Train­ing Tips

When to use erg, slope and sim­u­la­tion modes

Canadian Cycling Magazine - - CONTENTS - By An­drew Ran­dell and Steve Neal of The Cy­cling Gym

Se­lect­ing the right smart trainer mode

Back when we started rid­ing, win­ter train­ing meant do­ing work­outs on a set of rollers with a mag unit and, ideally, watch­ing some vhs videos of old Tour de France stages. Since then, the world of in­door train­ing has ex­ploded with smart train­ers, as well as sim­u­la­tion and train­ing soft­ware.

The big­gest change re­cently has been the in­ven­tion (you might say rein­ven­tion as the Com­pu­trainer had been around for years) of the smart trainer. When paired with the right soft­ware to con­trol re­sis­tance, the smart trainer can help to cre­ate an en­gag­ing ex­pe­ri­ence. You can ride cour­ses and ex­pe­ri­ence a work­out that does its best to mimic the out­doors.

When you pair a smart trainer with soft­ware to con­trol it – ex­am­ples in­clude Zwift, Train­erroad, Perf­pro and Xert – there are re­ally three ways that the trainer can be­have: sim­u­lat­ing an out­door course, hold­ing a spe­cific re­sis­tance tar­get in erg mode and mim­ick­ing dif­fer­ent grades in slope mode.

When we talk about rid­ing a course, we are re­fer­ring to fea­tures such as im­port­ing your Garmin file into the soft­ware and rid­ing your favourite route. The gra­di­ent will change up and down, and your trainer will ad­just the re­sis­tance. You have to man­age your ef­fort just as you would out­doors, shift­ing gears ac­cord­ingly and pay­ing at­ten­tion.

In erg mode, you don’t have to change gears. With this mode, you can build a work­out, such as a step test in Train­erroad, and then, with­out touch­ing your leavers, do the work­out while the trainer con­trols the wattage.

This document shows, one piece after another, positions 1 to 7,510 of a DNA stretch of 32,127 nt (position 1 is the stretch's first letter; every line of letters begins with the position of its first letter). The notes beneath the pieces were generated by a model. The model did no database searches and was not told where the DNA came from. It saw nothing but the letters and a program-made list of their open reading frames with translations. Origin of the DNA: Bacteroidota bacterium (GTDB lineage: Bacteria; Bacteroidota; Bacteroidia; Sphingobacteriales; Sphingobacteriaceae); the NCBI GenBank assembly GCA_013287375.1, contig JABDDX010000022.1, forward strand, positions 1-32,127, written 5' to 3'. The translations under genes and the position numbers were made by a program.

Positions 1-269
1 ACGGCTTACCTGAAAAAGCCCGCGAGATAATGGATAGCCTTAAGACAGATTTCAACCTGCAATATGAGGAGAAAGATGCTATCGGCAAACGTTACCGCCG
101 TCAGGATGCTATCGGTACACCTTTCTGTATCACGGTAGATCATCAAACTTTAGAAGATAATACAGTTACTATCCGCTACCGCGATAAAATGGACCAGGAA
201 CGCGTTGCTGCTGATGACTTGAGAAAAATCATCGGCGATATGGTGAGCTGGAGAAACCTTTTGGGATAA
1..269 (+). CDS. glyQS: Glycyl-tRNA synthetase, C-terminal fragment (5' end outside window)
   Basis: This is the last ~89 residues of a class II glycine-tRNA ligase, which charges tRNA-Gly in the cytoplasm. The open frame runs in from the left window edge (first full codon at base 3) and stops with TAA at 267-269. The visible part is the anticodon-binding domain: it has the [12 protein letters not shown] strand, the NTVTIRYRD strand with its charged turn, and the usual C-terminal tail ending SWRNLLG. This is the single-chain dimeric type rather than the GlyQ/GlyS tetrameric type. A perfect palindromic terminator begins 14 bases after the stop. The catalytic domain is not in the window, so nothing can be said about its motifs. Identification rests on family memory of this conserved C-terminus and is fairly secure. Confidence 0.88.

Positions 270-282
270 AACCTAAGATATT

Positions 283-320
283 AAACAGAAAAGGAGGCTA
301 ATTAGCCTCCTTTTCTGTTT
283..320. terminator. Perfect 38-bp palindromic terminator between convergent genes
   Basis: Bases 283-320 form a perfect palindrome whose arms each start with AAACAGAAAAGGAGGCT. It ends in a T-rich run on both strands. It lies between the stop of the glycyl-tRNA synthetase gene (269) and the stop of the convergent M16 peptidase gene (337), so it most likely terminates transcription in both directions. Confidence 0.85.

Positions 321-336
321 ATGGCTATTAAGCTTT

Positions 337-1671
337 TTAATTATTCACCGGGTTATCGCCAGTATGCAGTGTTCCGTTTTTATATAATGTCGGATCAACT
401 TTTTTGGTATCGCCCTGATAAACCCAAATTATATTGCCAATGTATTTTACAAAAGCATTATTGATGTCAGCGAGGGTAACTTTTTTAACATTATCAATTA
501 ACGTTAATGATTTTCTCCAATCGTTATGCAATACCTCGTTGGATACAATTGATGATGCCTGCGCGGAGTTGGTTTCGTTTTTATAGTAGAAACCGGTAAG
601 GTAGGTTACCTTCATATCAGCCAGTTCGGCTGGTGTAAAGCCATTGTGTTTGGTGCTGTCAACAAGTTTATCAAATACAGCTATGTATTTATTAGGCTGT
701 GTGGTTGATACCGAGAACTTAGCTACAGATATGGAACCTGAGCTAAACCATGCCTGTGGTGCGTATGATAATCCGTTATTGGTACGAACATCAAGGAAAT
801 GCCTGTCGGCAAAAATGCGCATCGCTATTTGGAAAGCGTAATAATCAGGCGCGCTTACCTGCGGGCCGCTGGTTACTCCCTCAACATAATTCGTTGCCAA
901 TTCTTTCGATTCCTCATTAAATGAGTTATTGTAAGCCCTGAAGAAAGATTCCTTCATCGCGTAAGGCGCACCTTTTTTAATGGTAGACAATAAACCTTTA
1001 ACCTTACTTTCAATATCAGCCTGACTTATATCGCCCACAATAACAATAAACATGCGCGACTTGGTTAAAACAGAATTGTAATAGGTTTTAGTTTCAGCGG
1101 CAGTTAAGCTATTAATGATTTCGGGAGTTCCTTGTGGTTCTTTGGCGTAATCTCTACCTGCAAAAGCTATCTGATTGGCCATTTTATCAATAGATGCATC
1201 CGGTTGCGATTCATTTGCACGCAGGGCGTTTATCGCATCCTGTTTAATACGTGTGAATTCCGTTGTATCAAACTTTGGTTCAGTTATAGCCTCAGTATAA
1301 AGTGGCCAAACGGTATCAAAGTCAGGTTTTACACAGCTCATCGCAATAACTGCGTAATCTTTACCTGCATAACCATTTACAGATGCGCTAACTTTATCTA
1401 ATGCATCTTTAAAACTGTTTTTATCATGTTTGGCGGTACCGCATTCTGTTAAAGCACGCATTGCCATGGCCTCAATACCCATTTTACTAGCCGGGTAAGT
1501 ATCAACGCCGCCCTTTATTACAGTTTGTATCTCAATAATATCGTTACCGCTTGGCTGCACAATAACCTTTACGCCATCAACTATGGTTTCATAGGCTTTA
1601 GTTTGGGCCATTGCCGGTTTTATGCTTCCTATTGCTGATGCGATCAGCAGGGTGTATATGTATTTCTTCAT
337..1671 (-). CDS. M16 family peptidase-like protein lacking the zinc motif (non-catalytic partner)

The third op­tion, which can also be used to build work­outs in soft­ware such as Perf­pro, is slope mode. At the gym, this is how we build most of our work­outs. Sim­i­lar to the course op­tion, a slope-based work­out varies the gra­di­ent against which you ride as the work­out pro­gresses. As with course mode, you use your gears and cadence to man­age your ef­fort.

Of the above op­tions, our least favourite is erg mode. This may be the eas­i­est way to spend time on the trainer and watch Net­flix, but it isn’t the most re­al­is­tic. When you ride, your power is con­stantly fluc­tu­at­ing. Erg mode keeps the body un­der con­stant ten­sion as it pushes the set wattage to the trainer. This isn’t how our bod­ies work. We have even seen that rid­ing in erg mode seems to in­crease a rider’s lac­tate pro­duc­tion. The whole idea be­hind this smart trainer move­ment is to make the trainer more en­gag­ing and to mimic the out­doors. Erg mode does nei­ther of th­ese. The one place where erg mode can be valu­able is in test­ing. We like to use a three-minute step test to fail­ure. With this mode and the same power me­ter for each test, you know that you have data you can com­pare to check on your fit­ness.

Rid­ing cour­ses on Zwift is a lot of fun. We have to fo­cus in or­der to do the work we have planned for the day. The great thing is the abil­ity to pick a course that is ap­pro­pri­ate for your work­out: long hills, rolling or flat. Where peo­ple get into trou­ble on Zwift is by con­stantly rac­ing and rid­ing at thresh­old. They dig them­selves into a hole in the win­ter, get­ting too fa­tigued, and then find them­selves with­out mo­ti­va­tion to ride out­doors when the weather gets bet­ter.

Fi­nally, us­ing slope mode to build a work­out is a great op­tion that com­bines the fo­cus of re­sis­tance train­ing that is vari­able and has a more nat­u­ral feel. The slope mode can be built to ac­com­mo­date short punchy in­ter­vals, long grinders and en­durance.

Each of the above op­tions meets a need i n your train­ing. We feel that per­haps the most im­por­tant thing to keep in mind about in­door train­ing is to use it to re­ally get ready for your out­door sea­son. Use the tools avail­able wisely to get ready and don’t leave your mo­ti­va­tion buried in the base­ment.

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